Observers also voiced concern over potential political interference in the selection of judges, while a recent opinion survey on independent agencies in Thailand confirmed that worry.

In the latest Super Poll conducted between May 1 and 8, the Constitutional Court rated poorly among independent agencies with a “trust score” of just 43.5 percent from the 1,293 respondents. In terms of independence from interference, the agencies scored a lowly 33.2 percent. They also scored less than 50 percent on transparency, accountability, public participation, and respect for ethical values.

“It was flour” – Thai justice ridiculed as court decision over convicted minister branded “its lowest point”

Yesterday’s Constitutional Court verdict, which allows controversial Deputy Agriculture Minister Thammanat Prompow to retain his ministerial post and MP status, despite his drug trafficking conviction in Australia in the 1990’s, has sparked outrage and ridicule and has added to the feeling of hopelessness, even though it was somewhat expected.

Landmark rulings

The charter court’s landmark verdicts regarding powerful politicians have often been seen as favoring those in power at the time.

In 2001, newly elected prime minister Thaksin Shinawatra – whose Thai Rak Thai Party had formed the government after winning the general election, was acquitted by the Constitutional Court of failing to declare his assets as required by the 1997 Constitution.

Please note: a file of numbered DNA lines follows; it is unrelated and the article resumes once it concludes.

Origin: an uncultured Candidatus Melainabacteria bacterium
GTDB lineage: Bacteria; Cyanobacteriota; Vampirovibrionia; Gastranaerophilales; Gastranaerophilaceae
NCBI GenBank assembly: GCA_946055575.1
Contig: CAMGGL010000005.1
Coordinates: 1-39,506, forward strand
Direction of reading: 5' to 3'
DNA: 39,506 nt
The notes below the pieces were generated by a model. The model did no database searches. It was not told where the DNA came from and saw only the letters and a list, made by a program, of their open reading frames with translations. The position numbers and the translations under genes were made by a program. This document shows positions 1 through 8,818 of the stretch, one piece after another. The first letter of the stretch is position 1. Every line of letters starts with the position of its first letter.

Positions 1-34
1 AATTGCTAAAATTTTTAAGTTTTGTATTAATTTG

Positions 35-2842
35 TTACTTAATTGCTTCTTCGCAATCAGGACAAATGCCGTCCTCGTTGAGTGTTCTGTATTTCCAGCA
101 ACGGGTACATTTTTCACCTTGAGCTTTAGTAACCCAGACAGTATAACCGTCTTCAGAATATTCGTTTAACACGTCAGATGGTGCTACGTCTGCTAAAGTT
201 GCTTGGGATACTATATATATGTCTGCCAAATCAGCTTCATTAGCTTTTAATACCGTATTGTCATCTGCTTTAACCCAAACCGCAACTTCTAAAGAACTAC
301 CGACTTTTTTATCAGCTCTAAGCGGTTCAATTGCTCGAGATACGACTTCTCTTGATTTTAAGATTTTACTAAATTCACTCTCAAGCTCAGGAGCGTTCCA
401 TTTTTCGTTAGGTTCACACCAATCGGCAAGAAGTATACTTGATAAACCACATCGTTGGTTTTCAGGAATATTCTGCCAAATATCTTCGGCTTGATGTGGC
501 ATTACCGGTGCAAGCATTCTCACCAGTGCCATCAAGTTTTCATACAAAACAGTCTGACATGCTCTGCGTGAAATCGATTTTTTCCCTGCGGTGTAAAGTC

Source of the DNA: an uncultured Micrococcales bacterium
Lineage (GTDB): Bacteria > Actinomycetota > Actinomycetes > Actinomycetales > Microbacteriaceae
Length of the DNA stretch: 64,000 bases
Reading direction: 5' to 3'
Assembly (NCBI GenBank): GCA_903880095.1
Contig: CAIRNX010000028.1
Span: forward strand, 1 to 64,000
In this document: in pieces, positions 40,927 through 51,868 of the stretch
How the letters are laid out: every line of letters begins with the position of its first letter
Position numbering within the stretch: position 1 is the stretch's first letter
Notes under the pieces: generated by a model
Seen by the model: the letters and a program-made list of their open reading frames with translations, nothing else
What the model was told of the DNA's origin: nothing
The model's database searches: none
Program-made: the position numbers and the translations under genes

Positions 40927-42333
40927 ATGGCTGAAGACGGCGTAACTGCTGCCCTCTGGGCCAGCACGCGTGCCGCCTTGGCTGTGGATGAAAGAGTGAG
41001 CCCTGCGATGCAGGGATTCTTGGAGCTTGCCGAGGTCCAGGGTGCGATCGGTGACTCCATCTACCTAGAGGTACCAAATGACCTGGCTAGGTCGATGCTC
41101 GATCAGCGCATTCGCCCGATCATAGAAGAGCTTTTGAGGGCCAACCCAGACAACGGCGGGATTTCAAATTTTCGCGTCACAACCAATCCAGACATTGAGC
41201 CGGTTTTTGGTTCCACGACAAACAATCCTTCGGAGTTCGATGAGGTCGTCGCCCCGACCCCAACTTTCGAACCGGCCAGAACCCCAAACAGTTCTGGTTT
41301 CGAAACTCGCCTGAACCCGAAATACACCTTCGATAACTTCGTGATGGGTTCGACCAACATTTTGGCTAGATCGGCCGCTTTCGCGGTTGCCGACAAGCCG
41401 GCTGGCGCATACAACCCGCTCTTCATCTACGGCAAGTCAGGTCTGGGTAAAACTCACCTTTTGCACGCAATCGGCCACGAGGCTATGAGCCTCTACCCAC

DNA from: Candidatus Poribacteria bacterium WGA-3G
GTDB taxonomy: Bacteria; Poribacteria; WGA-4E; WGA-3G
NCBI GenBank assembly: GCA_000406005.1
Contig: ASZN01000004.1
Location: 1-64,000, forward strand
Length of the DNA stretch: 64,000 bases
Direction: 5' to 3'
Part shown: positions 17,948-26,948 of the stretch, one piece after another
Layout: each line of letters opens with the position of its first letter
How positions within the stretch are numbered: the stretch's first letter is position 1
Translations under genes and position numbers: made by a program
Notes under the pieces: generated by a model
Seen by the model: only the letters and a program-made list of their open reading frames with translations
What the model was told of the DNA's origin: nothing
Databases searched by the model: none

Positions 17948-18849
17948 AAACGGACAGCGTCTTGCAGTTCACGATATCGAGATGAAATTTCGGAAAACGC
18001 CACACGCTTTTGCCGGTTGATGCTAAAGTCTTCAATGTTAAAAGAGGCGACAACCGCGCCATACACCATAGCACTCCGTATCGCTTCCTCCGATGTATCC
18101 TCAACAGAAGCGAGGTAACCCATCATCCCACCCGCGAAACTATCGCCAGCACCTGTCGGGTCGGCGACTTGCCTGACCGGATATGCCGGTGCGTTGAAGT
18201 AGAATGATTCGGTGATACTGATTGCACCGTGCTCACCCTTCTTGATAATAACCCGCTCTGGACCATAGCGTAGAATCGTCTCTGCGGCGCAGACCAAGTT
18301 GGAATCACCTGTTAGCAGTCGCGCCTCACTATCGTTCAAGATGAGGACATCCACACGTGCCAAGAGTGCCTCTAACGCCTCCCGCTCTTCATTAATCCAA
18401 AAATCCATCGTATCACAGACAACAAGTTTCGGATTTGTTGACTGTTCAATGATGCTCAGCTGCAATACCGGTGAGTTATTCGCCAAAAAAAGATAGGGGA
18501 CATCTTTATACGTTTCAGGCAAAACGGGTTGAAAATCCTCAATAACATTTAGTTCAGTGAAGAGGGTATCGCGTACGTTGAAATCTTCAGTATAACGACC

Thaksin only narrowly escaped a guilty verdict when eight of the 15 judges ruled in his favor. He claimed his failure to disclose his assets was an “honest mistake”.

In 2006, the court again rejected a charge against Thaksin, this time that his sale of shares in Shin Corporation held by his family represented a conflict of interest and violated the Constitution.

However, there were times when the court sent heads of government packing. In 2008, premier Samak Sundaravej was found to have violated the charter by taking a job hosting a TV cooking show – ruled to be a conflict of interest.

In 2014, PM Yingluck Shinawatra was disqualified by the court for breaching the charter and abusing her power. She was accused of transferring the National Security Council chief to make way for a relative to be appointed as national police chief.

The court has also dissolved six political parties – four of them for electoral fraud, including Thai Rak Thai and its reincarnation People Power Party. Thai Raksa Chart, also linked to Thaksin, became the fifth party to be disbanded after it named a member of the Royal Family, Princess Ubolratana, as a prime ministerial candidate. The sixth to be dissolved was Future Forward, which came third in the 2019 general election but was dissolved in February 2020 for accepting illegal loans from its own leader.

Third time lucky

Since forming the coalition government in 2019, former coup-maker General Prayut Chan-o-cha has crossed paths with the Constitutional Court several times but always managed to escape a guilty verdict.

In September 2019, the court rejected a petition against PM Prayut for failing to recite the entire oath of office. The court decided that it was “not in its authority” to rule on this issue.

Later that month, the court ruled that Prayut was not a state official while serving as junta leader and was, therefore, eligible to serve as prime minister. The charter prohibits state officials from competing in the premiership contest.

In December last year, the court again cleared Prayut of wrongdoing for living in an official Army residence while serving as prime minister. The court found no conflict of interest or violation of the code of ethics, as other Army chiefs before him had been granted the same benefit.

By Thai PBS World’s Political desk